When caring for a patient that pushes my buttons, I remind myself that they were once an innocent baby who was loved by someone.
We’ve all had the patient on the schedule who makes you clench your teeth; the one who triggers the reflexive “ugh” in the part of your mind that you don’t want to acknowledge; the one who fits an archetype that’s always had a negative role in your story. I think of these people as “that guy,” but their gender is irrelevant, of course.
A few weeks ago, I took care of someone who’d been “that guy” for many of my colleagues. That is, until the resident who took care of him at Johns Hopkins Bayview. The patient said that he’d had a life with far too many hospitalizations and that a healthcare professional had never treated him like a person. The resident looked at this patient and either saw beyond or didn’t see the things that made others make harmful and unfounded assumptions that had delayed and complicated his care. Thankfully, because of that pivotal experience with the resident, he’s making progress.
I remember the first time I took care of someone who was “that guy.” I was a nursing student at Hurley Hospital in Michigan, and the RN who was precepting me on the burn unit couldn’t stop talking about how the man we were taking care of was worthless because of what she presumed was his delinquency. He was in a medically-induced coma at the time, thankfully, or he would have heard a nonstop eight-hour stream of insults hurled in his direction by the person on whom his life depended. I was horrified, doubly so when I went into the room and saw his mother listening to every drop of vitriol from the RN’s mouth and crying silently.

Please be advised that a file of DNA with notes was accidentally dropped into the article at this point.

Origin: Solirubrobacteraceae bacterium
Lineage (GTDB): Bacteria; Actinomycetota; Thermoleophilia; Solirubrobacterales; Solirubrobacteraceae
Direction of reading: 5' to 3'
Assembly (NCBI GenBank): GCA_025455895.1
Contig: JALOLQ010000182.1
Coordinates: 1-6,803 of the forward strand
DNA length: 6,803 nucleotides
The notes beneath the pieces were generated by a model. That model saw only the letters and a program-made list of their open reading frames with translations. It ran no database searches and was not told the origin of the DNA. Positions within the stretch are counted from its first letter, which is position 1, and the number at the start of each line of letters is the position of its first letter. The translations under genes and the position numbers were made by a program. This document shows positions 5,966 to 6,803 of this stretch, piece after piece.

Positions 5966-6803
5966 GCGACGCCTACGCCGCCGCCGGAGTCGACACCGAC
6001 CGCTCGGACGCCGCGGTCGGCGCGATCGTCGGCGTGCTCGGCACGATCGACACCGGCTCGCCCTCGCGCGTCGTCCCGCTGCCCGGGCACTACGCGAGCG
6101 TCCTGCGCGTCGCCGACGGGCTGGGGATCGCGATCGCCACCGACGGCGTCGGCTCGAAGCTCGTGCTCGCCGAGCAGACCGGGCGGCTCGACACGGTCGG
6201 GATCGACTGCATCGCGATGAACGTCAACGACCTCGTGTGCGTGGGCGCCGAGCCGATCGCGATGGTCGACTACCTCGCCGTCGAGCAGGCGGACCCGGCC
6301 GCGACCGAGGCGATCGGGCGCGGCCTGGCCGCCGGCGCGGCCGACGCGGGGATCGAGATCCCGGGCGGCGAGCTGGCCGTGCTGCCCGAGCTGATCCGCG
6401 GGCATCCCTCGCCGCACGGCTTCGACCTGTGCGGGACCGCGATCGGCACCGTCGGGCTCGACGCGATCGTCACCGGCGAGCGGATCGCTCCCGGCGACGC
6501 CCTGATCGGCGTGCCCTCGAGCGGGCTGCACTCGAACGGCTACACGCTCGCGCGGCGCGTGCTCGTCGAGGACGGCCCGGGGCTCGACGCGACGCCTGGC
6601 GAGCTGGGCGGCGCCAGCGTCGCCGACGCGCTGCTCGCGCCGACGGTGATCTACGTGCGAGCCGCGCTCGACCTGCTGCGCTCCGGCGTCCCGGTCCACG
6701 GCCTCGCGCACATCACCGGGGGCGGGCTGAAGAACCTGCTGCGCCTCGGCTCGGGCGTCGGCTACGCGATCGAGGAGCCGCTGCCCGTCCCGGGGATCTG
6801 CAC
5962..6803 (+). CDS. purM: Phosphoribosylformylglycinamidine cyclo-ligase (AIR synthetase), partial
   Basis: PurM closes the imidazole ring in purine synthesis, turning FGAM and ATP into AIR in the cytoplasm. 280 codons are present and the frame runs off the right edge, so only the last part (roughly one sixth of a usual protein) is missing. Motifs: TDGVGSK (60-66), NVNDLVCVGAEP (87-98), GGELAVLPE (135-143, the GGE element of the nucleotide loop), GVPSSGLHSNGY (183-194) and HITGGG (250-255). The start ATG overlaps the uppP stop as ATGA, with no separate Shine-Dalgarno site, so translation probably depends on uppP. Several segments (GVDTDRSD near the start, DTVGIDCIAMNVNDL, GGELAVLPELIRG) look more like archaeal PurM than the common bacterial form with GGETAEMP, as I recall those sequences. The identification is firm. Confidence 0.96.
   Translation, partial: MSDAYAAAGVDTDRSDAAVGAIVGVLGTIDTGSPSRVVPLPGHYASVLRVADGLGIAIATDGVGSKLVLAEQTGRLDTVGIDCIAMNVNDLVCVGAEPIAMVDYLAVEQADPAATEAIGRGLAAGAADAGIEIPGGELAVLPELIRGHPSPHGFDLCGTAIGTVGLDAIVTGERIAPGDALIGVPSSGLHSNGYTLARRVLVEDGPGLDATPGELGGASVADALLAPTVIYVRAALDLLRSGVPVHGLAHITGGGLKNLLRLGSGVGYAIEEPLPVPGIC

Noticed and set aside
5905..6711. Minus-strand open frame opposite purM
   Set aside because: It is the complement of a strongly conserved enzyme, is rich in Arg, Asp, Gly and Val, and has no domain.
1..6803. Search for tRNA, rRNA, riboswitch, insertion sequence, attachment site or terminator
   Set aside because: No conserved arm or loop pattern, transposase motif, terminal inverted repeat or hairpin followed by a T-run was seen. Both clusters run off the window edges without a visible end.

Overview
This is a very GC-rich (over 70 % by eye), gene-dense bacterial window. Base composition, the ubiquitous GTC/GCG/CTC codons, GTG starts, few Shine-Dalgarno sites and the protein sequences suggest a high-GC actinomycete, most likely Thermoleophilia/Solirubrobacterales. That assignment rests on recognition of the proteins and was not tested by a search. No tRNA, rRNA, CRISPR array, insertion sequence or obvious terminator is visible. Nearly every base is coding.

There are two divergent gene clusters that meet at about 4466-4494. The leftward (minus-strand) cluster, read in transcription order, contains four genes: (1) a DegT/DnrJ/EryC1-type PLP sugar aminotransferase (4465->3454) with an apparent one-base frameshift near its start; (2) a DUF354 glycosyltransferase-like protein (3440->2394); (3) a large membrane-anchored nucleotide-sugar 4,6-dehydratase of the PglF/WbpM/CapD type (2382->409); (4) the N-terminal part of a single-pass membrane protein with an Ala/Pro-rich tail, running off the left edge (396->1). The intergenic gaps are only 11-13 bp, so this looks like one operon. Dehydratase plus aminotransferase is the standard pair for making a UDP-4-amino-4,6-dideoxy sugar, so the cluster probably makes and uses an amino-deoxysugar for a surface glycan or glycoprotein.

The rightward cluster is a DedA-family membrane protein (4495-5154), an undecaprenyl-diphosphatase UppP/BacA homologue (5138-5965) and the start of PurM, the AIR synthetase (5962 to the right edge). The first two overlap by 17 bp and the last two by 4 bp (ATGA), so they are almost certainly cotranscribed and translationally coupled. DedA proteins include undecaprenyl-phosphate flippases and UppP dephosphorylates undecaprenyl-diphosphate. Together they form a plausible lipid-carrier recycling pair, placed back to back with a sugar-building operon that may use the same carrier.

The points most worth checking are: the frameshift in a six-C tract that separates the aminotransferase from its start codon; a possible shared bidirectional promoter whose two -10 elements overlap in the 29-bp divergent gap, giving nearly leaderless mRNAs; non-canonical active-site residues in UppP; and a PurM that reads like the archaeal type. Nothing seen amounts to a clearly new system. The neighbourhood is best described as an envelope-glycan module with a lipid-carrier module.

At the time, I was a new mother. When I saw her sitting there watching her son fight for his life, I was reminded that every person was someone’s baby. Since then, whenever I feel my eyes start to roll or my hackles go up about taking care of “that guy,” I look for the love. I look for the metaphorical mother in the visitor chair and remember that this patient was somebody’s baby. And then I treat them the way I would want my sons to be treated.
This piece expresses the views solely of the author. It does not necessarily represent the views of any organization, including Johns Hopkins Medicine.